This photograph of a border agent chasing a migrant has been widely distributed. Panelists Fonna Forman, Griselda San Martin, and Teddy Cruz analyze the action and provide necessary context.

Line to cross legally into the U.S. from Mexico

The design of this pathway between Tijuana and San Diego, as well as John Moore’s photograph of it, are surprisingly informative. Panelists Teddy Cruz and Fonna Forman illuminate both.

Border wall prototypes

Looking at this photo of the US government’s border wall prototypes, panelists Fonna Forman, Teddy Cruz, and Griselda San Martin discuss the visual dynamics of the aerial photo, and the physical and political implications of the proposed structures.

Slideshow

Photo: Ueslei Marcelino/Reuters Caption: Rosendo Noviega, a 38-year-old migrant from Guatemala, part of a caravan of thousands from Central America en route to the United States, holds his daughter Belinda Izabel as he walks along the highway to Juchitan from Santiago Niltepec, Mexico, October 30, 2018

Photo: Josh Haner/ New York Times Caption: Eight border wall prototypes on the United States-Mexico border in Otay Mesa neighborhood of San Diego. Christoph Büchel, a Swiss-Icelandic artist, has proposed the group be protected as a national monument.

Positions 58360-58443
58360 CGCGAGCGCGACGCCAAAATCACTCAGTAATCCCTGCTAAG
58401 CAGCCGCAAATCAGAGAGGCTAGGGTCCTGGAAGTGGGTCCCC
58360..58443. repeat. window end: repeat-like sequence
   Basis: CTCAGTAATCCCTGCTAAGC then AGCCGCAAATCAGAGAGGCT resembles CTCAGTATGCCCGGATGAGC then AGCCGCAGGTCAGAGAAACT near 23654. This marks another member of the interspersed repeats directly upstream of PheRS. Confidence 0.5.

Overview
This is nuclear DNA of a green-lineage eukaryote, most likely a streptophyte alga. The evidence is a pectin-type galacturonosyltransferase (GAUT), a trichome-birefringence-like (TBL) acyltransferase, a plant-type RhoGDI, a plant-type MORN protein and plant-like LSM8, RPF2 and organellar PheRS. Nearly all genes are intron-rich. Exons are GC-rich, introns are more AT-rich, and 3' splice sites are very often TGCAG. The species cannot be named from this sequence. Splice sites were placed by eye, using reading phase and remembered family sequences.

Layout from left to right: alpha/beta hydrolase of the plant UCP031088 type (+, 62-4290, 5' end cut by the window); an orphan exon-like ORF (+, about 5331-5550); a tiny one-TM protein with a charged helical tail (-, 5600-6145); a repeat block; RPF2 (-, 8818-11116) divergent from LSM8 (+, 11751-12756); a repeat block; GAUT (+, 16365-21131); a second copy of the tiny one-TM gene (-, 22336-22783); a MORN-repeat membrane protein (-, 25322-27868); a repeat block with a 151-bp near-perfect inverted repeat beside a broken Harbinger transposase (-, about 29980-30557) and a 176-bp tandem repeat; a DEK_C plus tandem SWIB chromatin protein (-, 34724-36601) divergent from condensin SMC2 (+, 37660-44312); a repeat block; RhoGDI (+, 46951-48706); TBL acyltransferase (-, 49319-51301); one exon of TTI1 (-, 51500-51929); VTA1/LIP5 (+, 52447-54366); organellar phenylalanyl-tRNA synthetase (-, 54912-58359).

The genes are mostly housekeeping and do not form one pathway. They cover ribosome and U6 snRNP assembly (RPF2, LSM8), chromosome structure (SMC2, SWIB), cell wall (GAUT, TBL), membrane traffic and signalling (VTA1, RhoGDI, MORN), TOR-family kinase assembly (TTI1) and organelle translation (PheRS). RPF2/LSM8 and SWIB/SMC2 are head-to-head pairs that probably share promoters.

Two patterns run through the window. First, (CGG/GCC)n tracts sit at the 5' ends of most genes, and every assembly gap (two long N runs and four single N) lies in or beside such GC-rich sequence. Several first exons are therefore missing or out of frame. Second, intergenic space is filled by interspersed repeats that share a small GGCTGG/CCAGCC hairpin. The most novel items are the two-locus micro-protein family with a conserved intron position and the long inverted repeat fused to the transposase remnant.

Photo: John Moore/Getty Images Caption: A U.S. Border Patrol agent tries to tackle an undocumented immigrant in dense underbrush on September 9, 2014 near Falfurrias, Texas. He missed but the immigrant was later caught by a fellow agent. Thousands of migrants continue to cross illegally from Mexico into the United States, and Texas’ Rio Grande Valley has more traffic than any other sector of the U.S.-Mexico border.

Photo: Nick Oza/Arizona Republic Caption: March 7, 2013. Rancher Jim Chilton offers water to Ivan Rebollar, 15, who said he’d been walking for two days without food or water since crossing the border. Chilton encountered Rebollar on Tres Bellotas Road, about eight miles north of the Mexico border. Rebollar, wearing carpet overshoes often used by drug smugglers, was walking south, towards Mexico, at the time. Rebollar, from a small town in Michoacan, Mexico, said he was looking for the Border Patrol to give himself up.